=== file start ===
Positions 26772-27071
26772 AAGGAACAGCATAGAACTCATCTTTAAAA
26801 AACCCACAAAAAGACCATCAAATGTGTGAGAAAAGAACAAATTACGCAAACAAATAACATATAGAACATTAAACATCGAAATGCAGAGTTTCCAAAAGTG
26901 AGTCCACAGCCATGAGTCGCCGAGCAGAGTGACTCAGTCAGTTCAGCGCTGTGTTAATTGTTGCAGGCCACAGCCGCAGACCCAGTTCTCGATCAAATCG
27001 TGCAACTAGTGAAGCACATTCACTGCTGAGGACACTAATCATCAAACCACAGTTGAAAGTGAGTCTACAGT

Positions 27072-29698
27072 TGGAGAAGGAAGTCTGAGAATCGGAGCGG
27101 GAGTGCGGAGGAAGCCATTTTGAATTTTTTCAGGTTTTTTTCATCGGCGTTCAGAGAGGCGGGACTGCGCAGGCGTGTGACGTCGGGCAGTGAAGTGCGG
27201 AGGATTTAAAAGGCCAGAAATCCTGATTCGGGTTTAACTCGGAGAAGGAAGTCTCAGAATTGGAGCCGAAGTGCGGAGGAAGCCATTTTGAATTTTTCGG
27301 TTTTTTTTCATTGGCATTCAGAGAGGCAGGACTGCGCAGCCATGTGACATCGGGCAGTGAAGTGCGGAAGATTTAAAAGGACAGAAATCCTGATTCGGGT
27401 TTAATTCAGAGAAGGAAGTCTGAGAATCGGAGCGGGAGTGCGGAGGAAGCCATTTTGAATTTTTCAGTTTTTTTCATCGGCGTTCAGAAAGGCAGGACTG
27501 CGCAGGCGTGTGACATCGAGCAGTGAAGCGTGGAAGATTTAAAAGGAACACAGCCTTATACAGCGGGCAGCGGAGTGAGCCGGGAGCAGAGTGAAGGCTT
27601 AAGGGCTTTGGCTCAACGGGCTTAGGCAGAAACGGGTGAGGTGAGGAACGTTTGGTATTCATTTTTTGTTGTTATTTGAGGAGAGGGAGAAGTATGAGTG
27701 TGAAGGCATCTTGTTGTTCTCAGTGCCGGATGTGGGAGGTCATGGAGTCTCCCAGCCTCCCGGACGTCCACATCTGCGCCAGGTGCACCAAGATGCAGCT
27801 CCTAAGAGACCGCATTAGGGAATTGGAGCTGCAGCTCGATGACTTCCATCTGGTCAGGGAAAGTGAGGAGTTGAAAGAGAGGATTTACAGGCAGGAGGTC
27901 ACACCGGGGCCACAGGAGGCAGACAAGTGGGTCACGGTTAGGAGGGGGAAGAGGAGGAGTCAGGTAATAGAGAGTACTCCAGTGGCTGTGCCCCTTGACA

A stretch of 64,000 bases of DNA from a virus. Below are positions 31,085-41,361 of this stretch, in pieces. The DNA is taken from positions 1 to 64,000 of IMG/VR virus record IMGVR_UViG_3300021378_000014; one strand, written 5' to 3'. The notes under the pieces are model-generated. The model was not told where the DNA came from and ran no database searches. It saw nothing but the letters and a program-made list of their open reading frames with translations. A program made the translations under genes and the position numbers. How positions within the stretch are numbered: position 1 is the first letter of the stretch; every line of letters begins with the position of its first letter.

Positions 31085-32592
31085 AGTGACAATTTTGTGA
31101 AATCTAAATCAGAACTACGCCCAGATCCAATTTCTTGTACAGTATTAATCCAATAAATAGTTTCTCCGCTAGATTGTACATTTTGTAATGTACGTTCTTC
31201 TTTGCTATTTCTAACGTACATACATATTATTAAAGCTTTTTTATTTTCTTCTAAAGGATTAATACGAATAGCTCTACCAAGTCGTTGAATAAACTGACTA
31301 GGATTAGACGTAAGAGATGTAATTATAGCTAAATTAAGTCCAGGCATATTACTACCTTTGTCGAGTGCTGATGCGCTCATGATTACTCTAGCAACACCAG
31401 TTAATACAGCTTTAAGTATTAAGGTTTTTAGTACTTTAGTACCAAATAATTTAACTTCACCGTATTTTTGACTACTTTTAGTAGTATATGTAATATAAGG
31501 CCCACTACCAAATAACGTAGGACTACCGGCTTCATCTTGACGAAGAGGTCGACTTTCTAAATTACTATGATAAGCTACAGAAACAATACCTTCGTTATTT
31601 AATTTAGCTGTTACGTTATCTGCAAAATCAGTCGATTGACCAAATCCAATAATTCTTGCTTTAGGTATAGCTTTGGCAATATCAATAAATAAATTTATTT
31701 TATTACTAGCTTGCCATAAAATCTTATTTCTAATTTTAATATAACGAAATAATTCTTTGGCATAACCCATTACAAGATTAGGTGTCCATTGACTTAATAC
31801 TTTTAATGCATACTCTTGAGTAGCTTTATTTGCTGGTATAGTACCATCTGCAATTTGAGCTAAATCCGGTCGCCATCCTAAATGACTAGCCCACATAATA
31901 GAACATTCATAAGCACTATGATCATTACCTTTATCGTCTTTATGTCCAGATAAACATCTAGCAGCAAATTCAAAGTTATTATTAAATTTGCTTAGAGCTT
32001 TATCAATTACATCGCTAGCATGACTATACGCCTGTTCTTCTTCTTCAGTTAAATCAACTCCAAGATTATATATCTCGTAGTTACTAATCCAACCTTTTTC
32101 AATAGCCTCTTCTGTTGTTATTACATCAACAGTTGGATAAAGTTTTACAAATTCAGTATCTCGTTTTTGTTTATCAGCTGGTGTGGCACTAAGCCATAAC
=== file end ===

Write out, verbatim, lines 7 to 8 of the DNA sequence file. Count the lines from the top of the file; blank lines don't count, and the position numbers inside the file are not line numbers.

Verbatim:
27072 TGGAGAAGGAAGTCTGAGAATCGGAGCGG
27101 GAGTGCGGAGGAAGCCATTTTGAATTTTTTCAGGTTTTTTTCATCGGCGTTCAGAGAGGCGGGACTGCGCAGGCGTGTGACGTCGGGCAGTGAAGTGCGG